Lancaster: four faiths unite in prayers for peace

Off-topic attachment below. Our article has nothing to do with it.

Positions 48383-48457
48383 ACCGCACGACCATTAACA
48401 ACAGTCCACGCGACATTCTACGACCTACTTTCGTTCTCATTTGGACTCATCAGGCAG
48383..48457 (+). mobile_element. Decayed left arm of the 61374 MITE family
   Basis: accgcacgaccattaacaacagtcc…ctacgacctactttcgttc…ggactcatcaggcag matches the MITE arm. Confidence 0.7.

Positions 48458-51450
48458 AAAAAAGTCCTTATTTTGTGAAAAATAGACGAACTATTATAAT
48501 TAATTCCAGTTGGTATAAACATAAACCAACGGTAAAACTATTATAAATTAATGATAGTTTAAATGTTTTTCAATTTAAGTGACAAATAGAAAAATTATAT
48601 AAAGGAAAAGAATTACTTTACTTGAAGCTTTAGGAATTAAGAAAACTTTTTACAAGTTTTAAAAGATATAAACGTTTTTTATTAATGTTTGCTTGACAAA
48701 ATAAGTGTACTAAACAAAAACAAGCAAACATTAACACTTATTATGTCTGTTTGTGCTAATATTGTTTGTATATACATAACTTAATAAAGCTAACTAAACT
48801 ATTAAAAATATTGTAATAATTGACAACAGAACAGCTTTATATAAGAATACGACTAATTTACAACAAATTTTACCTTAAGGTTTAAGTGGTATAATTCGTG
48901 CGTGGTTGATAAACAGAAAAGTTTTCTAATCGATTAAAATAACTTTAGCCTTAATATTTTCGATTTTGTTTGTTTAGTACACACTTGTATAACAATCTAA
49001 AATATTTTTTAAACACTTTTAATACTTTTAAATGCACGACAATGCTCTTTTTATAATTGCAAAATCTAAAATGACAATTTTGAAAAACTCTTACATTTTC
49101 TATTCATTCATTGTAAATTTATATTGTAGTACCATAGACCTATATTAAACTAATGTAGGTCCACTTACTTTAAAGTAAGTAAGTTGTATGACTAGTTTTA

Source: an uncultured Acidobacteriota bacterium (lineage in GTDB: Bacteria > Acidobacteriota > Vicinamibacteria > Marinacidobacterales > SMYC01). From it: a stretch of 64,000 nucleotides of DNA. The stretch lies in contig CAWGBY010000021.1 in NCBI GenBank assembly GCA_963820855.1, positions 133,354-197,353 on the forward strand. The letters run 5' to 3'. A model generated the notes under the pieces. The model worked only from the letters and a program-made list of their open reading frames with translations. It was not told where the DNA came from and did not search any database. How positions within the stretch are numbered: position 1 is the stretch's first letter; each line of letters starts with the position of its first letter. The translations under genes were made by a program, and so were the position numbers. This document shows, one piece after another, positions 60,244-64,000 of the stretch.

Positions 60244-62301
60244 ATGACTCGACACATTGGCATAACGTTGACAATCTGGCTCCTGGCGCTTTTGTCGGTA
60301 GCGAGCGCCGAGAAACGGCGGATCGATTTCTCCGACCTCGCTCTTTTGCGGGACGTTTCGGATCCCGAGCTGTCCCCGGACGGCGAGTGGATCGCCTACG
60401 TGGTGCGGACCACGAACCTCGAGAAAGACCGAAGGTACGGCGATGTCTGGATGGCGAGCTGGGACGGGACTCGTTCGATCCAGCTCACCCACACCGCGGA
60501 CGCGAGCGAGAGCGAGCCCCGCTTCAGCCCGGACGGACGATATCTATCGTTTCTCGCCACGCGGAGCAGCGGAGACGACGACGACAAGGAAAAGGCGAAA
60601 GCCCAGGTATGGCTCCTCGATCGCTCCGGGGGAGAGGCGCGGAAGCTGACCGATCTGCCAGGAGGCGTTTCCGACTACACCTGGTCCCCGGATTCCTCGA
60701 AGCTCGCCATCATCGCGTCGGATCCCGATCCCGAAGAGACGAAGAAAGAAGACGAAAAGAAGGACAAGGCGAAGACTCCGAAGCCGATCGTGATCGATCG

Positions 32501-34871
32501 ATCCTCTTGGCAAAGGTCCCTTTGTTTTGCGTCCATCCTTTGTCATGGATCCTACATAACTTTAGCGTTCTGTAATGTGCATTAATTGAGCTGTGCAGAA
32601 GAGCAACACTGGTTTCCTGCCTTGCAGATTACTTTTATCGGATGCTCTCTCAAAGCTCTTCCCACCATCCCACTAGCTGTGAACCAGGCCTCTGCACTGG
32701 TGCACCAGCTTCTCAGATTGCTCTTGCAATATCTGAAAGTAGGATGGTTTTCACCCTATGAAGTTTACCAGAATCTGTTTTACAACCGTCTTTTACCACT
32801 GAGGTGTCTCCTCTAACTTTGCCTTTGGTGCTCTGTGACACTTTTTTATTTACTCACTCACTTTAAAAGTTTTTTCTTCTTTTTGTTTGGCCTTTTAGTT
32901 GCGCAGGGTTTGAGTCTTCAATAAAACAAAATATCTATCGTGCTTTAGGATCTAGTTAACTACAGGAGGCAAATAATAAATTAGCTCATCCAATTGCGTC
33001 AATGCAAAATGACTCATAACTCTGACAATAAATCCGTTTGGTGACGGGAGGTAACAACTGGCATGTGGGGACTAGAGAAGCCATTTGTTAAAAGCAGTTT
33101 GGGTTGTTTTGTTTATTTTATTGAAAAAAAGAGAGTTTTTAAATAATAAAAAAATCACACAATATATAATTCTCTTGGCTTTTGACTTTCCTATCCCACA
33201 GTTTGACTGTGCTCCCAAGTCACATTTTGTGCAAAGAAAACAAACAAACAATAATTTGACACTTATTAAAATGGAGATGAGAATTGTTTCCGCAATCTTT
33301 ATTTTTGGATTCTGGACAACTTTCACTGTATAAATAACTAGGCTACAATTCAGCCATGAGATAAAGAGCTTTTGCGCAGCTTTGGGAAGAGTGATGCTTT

Calls to prayer from a Jewish shofar, an Islamic refrain, Hindu mantras and a peal of church bells echoed through St Peter's Roman Catholic Cathedral in Lancaster, over a packed congregation from faith communities across Lancashire and Cumbria. Around 1,500 people filled the Cathedral for the Interfaith Service for Peace, which organisers hoped might attract up to 1,000. The Roman Catholic Bishop of Lancaster, the Rt Rev Patrick O'Donoghue, said the service was being held: "at this time of great crisis," with fears for "another devastating war which could bring death and destruction to thousands". A reading from the psalms by Rabbi David Braunald cited "the peace of Jerusalem", and was followed by verses from the Qur'an, read by Azra Butt, a member of the Muslim community: "The enemy who did evil to you may turn into a close and true friend." Hindu Dr Yashwant Shuhla then sang verses from the Atharva veda. The Bishop of Blackburn, the Rt Rev Alan Chesters, said: "It is good that people of differing faiths should come into this house of prayer and pray very earnestly to God for the gift of peace." Peace had to be pursued in all areas, from local communities to international tensions, he said. Dr Hugh Miall, lecturer in Peace Studies at Lancaster University said alternatives to war included giving the UN inspectors more time, following Saudi suggestions for Saddam's future and linking a new approach to Palestine with political reform in Iraq. "Britain could better pursue an alternative approach with the Europeans than follow the United States into a dangerous and unnecessary war," he said. Young people led a Litany of Peace after walking through the Cathedral with banners, summarising their prayers, and peace candles. Bishop Patrick said the capacity congregation was a "wonderful sign" of the concern for peace "here and in so many places around the world". Source: Diocese of Lancaster

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